Municipality of Anchorage, Rasmuson Foundation close in on purchase of Sockeye Inn as homelessness plan progresses

Published: Dec. 20, 2021 at 8:34 PM AKST
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ANCHORAGE, Alaska (KTUU) - The Municipality of Anchorage’s new plan for housing Anchorage’s homeless population was unveiled in October and calls for several smaller shelters throughout the city. Making this plan a reality starts with the purchase of the Sockeye Inn, aided by a public-private partnership.

Rasmuson Foundation CEO Diane Kaplan said an offer has been accepted. According to plans by the city, the inn will be used as a homeless shelter specifically for those experiencing medical needs.

Earlier this month, the Anchorage Assembly set aside $6 million for shelter design and the possible purchase of the Sockeye Inn along with another local hotel, the Barratt Inn in Spenard, which would be used for workforce housing and long-term housing.

“We are making concrete steps to move forward in kind of getting people out of the Sullivan Arena and out of the other, what we call mass care facilities,” said Anchorage Assembly member John Weddleton.

The municipality and the Rasmuson Foundation are getting ready to close on the purchase of the Sockeye Inn on Fireweed Lane by the end of this year, where those experiencing homelessness with medical needs will be moved in.

“These folks who need this specialized type of care don’t really work well if you put them in a general, single adult shelter,” said assembly member Felix Rivera. “Oo I think it helps make things more efficient, possibly save money if we just put folks in a facility where they’re gonna get the best help possible to transition them out of homelessness.”

The Rasmuson Foundation said the hotel is currently housing people that were in mass care and will expand the number of rooms available for those people following the purchase. Kaplan has visited the Sullivan Arena and described several of the people staying there as having significant medical needs.

“I was at the Sullivan Arena, week before last, and there were 600 people, just about, stayed that night,” Kaplan said. “It’s set up for 400 people. So there were people sleeping in every spot that was possibly available there. ... There were people who were blind, people who were disabled, elderly people, people with extreme medical issues, so first priority is to get a humane place for those people to live right now.”

Most of those with medical needs are being served at the Brother Francis Shelter. Once they are all moved to the Sockeye Inn, Brother Francis will be able to house other people experiencing homelessness, rather than those with medical needs, as the municipality continues to transition away from its current mass care strategy.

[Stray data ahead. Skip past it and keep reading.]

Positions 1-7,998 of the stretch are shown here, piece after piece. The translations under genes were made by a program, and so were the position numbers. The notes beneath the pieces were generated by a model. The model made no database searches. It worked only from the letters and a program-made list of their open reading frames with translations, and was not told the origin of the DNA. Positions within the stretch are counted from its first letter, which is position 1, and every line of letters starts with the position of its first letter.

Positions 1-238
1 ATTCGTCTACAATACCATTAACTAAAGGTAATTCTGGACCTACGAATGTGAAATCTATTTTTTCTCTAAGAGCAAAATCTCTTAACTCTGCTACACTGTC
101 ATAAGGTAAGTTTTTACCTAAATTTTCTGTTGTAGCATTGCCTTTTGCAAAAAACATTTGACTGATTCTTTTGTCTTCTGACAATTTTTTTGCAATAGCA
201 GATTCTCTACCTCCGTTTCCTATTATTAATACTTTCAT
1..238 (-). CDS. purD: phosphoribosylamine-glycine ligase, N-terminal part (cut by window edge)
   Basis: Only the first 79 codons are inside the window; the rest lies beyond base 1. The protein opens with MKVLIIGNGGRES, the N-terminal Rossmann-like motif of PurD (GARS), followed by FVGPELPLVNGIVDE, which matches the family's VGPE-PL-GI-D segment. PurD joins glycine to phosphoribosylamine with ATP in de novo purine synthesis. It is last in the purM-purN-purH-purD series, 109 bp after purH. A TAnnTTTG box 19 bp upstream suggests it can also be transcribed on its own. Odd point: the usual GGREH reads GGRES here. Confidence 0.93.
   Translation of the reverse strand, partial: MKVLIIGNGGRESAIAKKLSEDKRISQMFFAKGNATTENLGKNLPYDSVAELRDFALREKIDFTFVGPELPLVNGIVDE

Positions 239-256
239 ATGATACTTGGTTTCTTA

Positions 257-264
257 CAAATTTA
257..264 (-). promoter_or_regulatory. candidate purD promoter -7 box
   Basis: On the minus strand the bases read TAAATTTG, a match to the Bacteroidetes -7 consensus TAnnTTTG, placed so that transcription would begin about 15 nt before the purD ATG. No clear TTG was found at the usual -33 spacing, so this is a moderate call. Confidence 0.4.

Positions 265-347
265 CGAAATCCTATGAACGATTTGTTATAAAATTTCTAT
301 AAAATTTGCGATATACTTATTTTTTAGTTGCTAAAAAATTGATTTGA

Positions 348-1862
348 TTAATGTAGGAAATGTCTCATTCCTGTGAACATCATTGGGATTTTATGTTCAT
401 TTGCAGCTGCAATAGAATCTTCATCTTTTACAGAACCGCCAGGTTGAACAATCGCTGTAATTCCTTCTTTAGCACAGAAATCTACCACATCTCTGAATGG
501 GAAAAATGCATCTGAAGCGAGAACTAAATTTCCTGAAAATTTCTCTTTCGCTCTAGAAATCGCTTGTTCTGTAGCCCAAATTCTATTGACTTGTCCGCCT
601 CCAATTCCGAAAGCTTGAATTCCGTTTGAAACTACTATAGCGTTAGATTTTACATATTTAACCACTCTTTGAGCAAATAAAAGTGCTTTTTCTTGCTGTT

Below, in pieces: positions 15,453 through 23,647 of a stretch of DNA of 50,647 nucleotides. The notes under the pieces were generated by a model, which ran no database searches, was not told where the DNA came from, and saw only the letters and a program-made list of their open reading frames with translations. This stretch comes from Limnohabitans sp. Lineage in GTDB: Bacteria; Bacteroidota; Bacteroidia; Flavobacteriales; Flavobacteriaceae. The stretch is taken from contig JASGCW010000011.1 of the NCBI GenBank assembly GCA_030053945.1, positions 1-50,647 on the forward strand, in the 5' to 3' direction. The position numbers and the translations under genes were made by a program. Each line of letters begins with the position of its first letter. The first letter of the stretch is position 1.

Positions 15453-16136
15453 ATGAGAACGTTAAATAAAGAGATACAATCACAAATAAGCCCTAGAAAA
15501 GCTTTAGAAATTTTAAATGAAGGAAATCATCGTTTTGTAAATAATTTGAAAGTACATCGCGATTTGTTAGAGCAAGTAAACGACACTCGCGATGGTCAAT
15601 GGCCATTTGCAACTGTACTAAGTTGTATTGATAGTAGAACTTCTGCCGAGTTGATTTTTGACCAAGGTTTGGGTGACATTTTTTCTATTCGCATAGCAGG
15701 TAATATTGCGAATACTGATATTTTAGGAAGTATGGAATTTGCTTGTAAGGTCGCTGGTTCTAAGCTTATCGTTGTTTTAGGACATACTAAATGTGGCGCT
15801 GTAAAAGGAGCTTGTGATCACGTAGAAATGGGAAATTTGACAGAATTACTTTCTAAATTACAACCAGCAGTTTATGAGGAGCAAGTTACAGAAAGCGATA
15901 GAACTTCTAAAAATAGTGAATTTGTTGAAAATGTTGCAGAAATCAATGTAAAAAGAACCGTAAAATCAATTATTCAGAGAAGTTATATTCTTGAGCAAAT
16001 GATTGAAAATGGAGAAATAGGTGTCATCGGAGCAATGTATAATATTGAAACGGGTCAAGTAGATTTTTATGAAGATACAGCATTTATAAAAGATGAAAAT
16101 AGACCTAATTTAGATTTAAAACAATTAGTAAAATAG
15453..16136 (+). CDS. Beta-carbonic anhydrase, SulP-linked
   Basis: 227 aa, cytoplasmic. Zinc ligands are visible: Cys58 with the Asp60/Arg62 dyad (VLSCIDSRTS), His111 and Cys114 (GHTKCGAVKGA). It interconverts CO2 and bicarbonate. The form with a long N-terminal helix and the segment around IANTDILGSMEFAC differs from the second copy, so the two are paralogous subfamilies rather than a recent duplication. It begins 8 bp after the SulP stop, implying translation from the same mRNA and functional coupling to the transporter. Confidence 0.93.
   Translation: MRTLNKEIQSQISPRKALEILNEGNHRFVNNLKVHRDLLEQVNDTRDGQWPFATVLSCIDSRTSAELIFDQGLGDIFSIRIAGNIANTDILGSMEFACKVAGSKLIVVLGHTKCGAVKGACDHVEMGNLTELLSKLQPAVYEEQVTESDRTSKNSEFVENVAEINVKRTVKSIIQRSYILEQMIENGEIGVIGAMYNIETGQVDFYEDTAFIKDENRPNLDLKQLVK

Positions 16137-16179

According to the foundation, the Sockeye Inn is “in good shape” and does not need major renovations.

“If we pull the high needs medical people out of Brother Francis, then Brother Francis can go back to being kind of a low barrier shelter carefully within the occupancy levels that they managed well,” Weddleton said.

Once the Sockeye Inn is closed on, the Rasmuson Foundation said the Anchorage Health Department mass care branch will then need to contract with an operator for rooms, meals and staff to work with individuals.

“I really think the fact that the assembly and the administration were able to come together around this plan and start moving in earnest towards getting people out of mass shelter — which is proven not to be a good strategy with this population, especially very fragile people — is a good indication that the people of Anchorage feel very strongly that homelessness is on the top of the list of priorities that they want our elected officials to address,” Kaplan said.

The Rasmuson Foundation said numerous organizations have stepped up to assist with the different projects in the works, as different types of organizations are restricted by varying rules related to tax codes or appropriations laws. Of the $6 million set aside by the assembly, about $3.2 million was set to go toward the purchase of the two hotels.

From the private sector there are financial pledges from: Cook Inlet Region Inc., Weidner Apartment Homes, Providence Health & Services Alaska, Premera Blue Cross Blue Shield and the Alaska Mental Health Trust Authority. The Alaska Community Foundation is holding the funds while the Rasmuson Foundation works with the city and others to make the project come to fruition.

The foundation goes on to say that others are expected to make pledges as well. In 2019, the Rasmuson Foundation joined with three other private funders in an investment of $40 million to try to tackle the issue of homelessness in Anchorage over five years.

“The initiative is growing to include other funders, nonprofit provider organizations and the Municipality of Anchorage to address needed improvements in providing services to people experiencing homelessness,” according to a release put together by Communications Manager Lisa Demer.

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